First of, don't keep the humidity up. Dragons are somewhat sensitive to high humidity, making them prone to respiratory infections. Just keep his temps up (105-110).
The chlorhexadine Is an antiseptic, similar to betadine. It can also be used to soak the area.
For lack of a picture, I'll ask some questions and rattle off some things to look for.
Discoloration is not always tail rot. Grey, faded looking or dull discoloration is part of shedding. This can be patchy to start out and can take a week or so progress. Tail rot is a darker sometimes black color. Usually it starts at the tip of the tail due to injuries or stuck sheds.
Is the discoloration recent or has it always been like that?
Is/was the dragon housed on sand or other dusty substrate? Colored sands are notorious for staining scales.
Is the tail still flexible and responsive? It is delicate at the tip, but it should not feel dry or brittle.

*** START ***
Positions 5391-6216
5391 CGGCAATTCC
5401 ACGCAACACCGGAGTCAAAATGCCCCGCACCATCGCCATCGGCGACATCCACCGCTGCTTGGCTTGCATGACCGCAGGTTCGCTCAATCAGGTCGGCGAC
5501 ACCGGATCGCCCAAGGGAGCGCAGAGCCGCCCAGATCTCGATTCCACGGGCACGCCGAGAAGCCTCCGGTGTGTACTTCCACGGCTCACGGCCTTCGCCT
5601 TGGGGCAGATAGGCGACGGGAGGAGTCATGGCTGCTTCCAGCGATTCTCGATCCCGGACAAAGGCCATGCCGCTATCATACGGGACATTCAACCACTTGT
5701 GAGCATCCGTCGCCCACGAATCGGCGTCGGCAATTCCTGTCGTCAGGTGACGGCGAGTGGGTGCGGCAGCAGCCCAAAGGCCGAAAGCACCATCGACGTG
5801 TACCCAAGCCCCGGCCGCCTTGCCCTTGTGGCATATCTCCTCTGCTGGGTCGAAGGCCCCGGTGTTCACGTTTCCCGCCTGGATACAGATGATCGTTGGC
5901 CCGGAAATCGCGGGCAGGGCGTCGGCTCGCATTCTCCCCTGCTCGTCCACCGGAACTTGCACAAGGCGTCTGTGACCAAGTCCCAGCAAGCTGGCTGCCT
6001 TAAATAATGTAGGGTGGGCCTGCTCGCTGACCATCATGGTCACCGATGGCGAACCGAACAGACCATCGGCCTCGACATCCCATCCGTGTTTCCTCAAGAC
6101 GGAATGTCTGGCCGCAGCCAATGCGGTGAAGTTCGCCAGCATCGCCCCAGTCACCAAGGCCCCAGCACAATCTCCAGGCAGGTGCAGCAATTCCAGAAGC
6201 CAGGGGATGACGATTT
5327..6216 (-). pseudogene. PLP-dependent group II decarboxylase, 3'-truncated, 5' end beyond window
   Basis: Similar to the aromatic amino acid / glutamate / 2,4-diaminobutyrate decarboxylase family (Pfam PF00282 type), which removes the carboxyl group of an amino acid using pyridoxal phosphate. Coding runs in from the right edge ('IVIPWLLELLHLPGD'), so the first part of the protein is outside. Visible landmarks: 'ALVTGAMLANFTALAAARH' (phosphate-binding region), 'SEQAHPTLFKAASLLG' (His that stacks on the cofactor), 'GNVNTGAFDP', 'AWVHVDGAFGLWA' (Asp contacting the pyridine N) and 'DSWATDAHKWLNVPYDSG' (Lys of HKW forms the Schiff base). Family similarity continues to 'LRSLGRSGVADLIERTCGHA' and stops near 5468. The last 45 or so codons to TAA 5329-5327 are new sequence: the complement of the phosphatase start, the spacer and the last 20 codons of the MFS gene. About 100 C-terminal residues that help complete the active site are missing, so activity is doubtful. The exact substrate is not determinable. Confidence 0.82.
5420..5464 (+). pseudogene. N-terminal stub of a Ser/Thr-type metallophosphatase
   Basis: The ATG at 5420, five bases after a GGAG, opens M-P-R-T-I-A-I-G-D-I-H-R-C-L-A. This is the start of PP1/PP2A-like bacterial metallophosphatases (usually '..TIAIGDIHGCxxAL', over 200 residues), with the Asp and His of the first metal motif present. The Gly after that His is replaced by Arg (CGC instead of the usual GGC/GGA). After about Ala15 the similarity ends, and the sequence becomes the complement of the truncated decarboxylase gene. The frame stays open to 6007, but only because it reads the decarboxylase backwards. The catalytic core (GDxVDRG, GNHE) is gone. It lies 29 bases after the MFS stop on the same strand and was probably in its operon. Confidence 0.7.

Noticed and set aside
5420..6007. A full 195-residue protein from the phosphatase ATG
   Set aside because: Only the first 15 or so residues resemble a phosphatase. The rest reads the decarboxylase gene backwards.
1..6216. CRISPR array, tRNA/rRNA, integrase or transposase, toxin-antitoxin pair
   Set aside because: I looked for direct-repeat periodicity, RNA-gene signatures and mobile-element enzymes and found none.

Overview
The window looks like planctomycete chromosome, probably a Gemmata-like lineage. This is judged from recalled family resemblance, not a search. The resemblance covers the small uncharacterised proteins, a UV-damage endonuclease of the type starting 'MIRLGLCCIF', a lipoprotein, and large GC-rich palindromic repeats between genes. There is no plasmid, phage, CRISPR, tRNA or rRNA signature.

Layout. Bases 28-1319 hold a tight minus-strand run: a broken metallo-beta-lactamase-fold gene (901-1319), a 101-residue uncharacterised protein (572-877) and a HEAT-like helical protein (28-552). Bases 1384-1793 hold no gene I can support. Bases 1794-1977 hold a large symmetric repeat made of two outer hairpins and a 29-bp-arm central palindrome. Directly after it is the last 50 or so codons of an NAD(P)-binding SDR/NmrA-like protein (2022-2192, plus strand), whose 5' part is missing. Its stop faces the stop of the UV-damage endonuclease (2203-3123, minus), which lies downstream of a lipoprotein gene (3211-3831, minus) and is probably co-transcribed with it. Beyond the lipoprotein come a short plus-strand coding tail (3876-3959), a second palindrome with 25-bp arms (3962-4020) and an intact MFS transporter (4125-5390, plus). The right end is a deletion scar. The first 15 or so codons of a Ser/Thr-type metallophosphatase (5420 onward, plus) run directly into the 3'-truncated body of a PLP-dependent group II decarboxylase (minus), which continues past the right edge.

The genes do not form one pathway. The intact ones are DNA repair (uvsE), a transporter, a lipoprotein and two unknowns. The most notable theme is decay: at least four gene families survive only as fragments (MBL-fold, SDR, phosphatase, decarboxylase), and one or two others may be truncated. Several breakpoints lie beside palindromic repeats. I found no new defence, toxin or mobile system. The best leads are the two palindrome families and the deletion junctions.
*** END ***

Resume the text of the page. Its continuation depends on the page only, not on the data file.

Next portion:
Does the area have a waxy or thick feeling or the scales seam to have a different texture than the normal color area? Retained sheds can discolor, and can lead to complications if not treated.
Has she shed her tail with you, if so did it all come off?
Has the dragon been injured on the tail? Bites, cuts, pinches and such.
If the color is not recent, and the tail doesn't feel strange or Injured, it could be part of her pattern. If the color is grey/dull/faded looking, it is likely shed. If there is potential it is a retained shed you can soak her daily until it loosens.
Keep an eye on it and make sure it sheds clean on the next cycle.
If the tail is dry and brittle, or worse yet breaks off you should see a vet, if possible. The same is for if the discoloration is associated with a bite or injury. The tissue has been damaged and there is potential for infection to develop. Chlorhexadine is one of the treatments, but there is potential need for the use of antibiotics. If you choose not to see a vet, continue the chlorhexadine and monitor for if the discoloration moves up the body. If it does, you should see a vet the infection has begun spreading. It might be helpful to take daily photographs to keep tract.